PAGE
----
5-2 Photographs of Suginoi Hotel flash steam unit 102 . Geothermal turbine-generators used at various geothermal power stations in Japan are introduced as follows for the purpose of reference.9 MW and was furnished by Fuji Electric Co. the United States etc. turbine generators. However. Kyushu. Beppu.geothermal power plants. of Japan. small geothermal turbine-generators are provided by some manufacturers of Japan. The power output of the new generator is 1.. it is advisable that reliable and well-established turbine generators provided by prestigious manufacturers should be introduced into relatively large scale power plants such as 3-5MW. Powerhouse Generator Turbine Control panel Fig. which were made in China. BPPT is developing small size geothermal power plants for domestic production. Recently the turbine generator was exchanged for the new model of high efficiency. Japan The plant of 3MW was installed in 1983. The steam and water (143 C) from geothermal wells of about 400 meters depth are used for power generation and the waste fluid is supplied to the hotel for space heating and baths. Ltd. (a) Suginoi Hotel flash steam unit (condensing). were installed. Power facilities are shown in Fig. In some geothermal fields. 5-2.
The condensing unit of 2MW was installed at this hotel and dry steam form geothermal wells are used for power generation. The unit has a gross output of 3. and provides 30 to 60% of the hotel load according to the season and time of day.de/ 103 . Hot water from the separator is used for outdoor bathing. In Indonesia. The steam temperature at the turbine inlet is 133 C at 3. Tokyo. Kagoshima. the small power plant were installed in Indonesia is introduced as follows (John W. of Japan. Recently new binary turbine generator of maximum capacity of 220kW was installed at the hotel. Power generation is carried out using steam from geothermal wells of 70.geothermie. The flow rate is 30 tons/h with 1. Ltd. (d) Hachijojima Island flash steam unit (condensing).0 bars. Oita.21 bars. Ltd. The steam temperature at the turbine inlet is 170 C at 8. heating of a sauna bath and for two indoor baths. Japan The plant was installed in 1998. The unit was 100-kW non-condensing flash unit.300 meters depth.. Kyushu. The electricity from the unit is used for the base load in the hotel such as sewage water treatment.300 kW and parasitic load of 9% of the gross output with the non-condensable gas abatement system in operation. The turbine exhaust pressure is 0.2 bar. lighting in the hallway and lounge. in this case at the cooling tower cell.1 ppm. Japan The plant was complete in early 1999. and 7% with the abatement system shut down. Hachijojima is a remote island with power supplied from several diesel power plants. The steam flow supplied from two small production wells is 23 tons/h with 2. (c) Kokonoe Kanko Hotel flash steam unit (condensing). Japan The plant was installed in 1983. space heating and cooling.56% by weight of non-condensable gas. Simplicity of maintenance of the turbine was one of reasons to be selected the non-condensing unit.45 bars.. Tonya "Toni" Boyd “Geo-Heat Center” http://www. The plant is equipped with a hydrogen sulfide abatement system to comply with the regulation of the Tokyo Metropolitan Government which prescribes the concentration of 0.(b) Kirishima International Hotel flash steam unit (back pressure) and binary unit. The unit was furnished by Fuji Electric Co. Kyushu. It is expected that the fuel transportation cost will be drastically reduced once the plant has been in operation. and an inlet temperature is 127 C at 2. Lund. The plant was supplied by Fuji Electric Co. hot-water supply. Steam of 6 tons/hour from two wells runs through a separator.0% by weight of non-condensable gas. kitchen refrigerators.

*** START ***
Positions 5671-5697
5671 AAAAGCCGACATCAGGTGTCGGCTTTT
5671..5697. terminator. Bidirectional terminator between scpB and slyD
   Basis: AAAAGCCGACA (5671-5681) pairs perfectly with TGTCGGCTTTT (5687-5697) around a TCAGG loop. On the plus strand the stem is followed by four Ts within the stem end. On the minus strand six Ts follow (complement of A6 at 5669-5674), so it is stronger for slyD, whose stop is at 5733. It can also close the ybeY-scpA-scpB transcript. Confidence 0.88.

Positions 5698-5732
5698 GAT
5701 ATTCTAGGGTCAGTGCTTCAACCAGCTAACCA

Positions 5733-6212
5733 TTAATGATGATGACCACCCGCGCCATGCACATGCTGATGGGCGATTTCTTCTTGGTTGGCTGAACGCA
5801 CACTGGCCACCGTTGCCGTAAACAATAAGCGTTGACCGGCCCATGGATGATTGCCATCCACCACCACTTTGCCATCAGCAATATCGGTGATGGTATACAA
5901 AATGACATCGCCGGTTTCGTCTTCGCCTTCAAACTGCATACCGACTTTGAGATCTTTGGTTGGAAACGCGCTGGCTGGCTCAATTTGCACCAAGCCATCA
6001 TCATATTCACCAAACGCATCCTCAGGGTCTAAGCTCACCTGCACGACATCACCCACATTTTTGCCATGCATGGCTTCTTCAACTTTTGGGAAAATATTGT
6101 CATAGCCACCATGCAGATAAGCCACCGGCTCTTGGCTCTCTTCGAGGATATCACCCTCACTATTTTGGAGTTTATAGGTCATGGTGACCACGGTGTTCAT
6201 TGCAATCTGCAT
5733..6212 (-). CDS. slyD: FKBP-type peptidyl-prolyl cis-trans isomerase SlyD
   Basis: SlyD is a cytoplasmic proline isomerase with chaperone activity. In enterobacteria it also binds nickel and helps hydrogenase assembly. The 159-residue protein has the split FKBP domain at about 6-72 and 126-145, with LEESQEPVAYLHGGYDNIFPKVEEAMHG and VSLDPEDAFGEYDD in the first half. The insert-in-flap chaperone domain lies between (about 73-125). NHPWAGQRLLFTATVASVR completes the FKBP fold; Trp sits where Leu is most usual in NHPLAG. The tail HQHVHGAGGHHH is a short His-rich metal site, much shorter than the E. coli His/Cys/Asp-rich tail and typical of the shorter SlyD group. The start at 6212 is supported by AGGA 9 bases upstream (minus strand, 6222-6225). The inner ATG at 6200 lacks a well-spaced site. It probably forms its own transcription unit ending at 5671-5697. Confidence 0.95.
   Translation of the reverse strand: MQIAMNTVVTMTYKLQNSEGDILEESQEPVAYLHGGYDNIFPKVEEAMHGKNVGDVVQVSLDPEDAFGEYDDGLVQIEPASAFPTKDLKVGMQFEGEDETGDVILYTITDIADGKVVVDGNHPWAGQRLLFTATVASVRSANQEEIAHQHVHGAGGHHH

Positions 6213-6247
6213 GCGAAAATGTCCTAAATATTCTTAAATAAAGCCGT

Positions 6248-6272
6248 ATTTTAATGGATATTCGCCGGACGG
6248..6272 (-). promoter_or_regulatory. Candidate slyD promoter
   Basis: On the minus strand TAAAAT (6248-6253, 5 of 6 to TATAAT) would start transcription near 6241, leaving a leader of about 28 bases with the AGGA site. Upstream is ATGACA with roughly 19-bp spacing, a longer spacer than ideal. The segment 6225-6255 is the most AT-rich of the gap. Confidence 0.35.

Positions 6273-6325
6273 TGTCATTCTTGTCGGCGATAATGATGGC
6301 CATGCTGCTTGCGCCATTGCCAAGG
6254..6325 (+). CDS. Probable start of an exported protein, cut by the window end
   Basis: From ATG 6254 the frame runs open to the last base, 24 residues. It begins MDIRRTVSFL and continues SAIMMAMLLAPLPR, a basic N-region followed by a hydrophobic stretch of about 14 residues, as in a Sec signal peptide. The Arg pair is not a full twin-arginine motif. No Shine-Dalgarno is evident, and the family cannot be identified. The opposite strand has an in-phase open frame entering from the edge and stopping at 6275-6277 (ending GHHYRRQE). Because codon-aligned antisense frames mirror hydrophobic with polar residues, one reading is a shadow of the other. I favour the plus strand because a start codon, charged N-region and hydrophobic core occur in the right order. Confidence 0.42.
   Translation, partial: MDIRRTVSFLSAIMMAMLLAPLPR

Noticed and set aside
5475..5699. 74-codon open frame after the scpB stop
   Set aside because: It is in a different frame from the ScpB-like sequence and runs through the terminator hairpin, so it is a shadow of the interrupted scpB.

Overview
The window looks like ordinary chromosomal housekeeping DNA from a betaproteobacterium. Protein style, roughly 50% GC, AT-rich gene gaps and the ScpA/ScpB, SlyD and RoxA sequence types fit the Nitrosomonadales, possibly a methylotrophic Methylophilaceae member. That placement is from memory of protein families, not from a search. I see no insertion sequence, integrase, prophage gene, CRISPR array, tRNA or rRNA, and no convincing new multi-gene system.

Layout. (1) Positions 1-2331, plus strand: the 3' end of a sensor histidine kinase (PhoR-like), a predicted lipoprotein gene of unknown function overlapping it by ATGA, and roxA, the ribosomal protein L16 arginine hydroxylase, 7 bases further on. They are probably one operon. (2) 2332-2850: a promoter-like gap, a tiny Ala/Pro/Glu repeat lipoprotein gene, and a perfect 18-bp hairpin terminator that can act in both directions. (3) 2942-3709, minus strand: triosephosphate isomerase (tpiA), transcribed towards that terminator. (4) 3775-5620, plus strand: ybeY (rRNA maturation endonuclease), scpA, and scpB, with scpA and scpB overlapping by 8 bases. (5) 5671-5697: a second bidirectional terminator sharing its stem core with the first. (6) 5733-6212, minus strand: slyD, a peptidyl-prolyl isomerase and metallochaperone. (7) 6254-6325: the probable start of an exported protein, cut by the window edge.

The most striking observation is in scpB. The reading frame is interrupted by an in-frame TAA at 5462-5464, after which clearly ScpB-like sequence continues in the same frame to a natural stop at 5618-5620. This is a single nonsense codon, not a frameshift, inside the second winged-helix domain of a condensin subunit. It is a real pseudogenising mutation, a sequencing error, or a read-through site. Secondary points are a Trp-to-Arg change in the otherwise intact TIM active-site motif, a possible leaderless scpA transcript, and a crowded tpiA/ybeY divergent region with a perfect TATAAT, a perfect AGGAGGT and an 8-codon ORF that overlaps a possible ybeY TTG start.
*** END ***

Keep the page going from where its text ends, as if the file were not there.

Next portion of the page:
0-MWe unit. This monoblok weighting 30 tons was then moved by PT. PERTAMINA of Indonesia to the Sibayak geothermal site in North Sumatra. Two skid-mounted General Electric turbine generator modules have been utilized in Indonesia supplied by Geothermal Power Company of Elmira. skid mounted steam turbine and generator with switch gear and control system all mounted in one package. 5-3. (f) Representative Layout of Geothermal Power Unite of 5MW (Back Pressure) The layout of the geothermal power station of 5.htm) (e) Geothermal Power Monobloks. The second. New York. Central Java and in 1981. where it was installed as the first geothermal power plant on that island. 104 . Indonesia The plant was installed in 1978 and 1981. a 2. The first.5MW provided Japanese Plant Manufacturer is shown in Fig. a 250-kWe unit. was installed at Dieng. was installed at Kamojang in West Java. These units were non-condensing.egec-geothernet /prof/small_geothermal_power. The skid mounted package has a stainless steel outer covering for protection from corrosion due to the H2S gas in the steam.
bus. PLN in planning.1. 5-3 Layout of Back Pressure Turbine Generator Set (5. and supervision of contractor’s works. disconnecting switches. the transmission line and substation system will be procured on "single package full-turnkey" basis. procurements. PT. In order to shorten the construction period. contracting. 105 . design. supporting structure. supply.Fig. protective relay board and ancillaries. CT. and a consultant will assist PT. PLN will be the project implementation body for this system.5 MW) 5. VT. and a sole contractor will undertake engineering. arrestor.9 Transmission/ Distribution Line Construction The transmission line and substation system will include transmission line from main transformer to a substation. procurement. insulators. test and commissioning. installation. circuit breakers.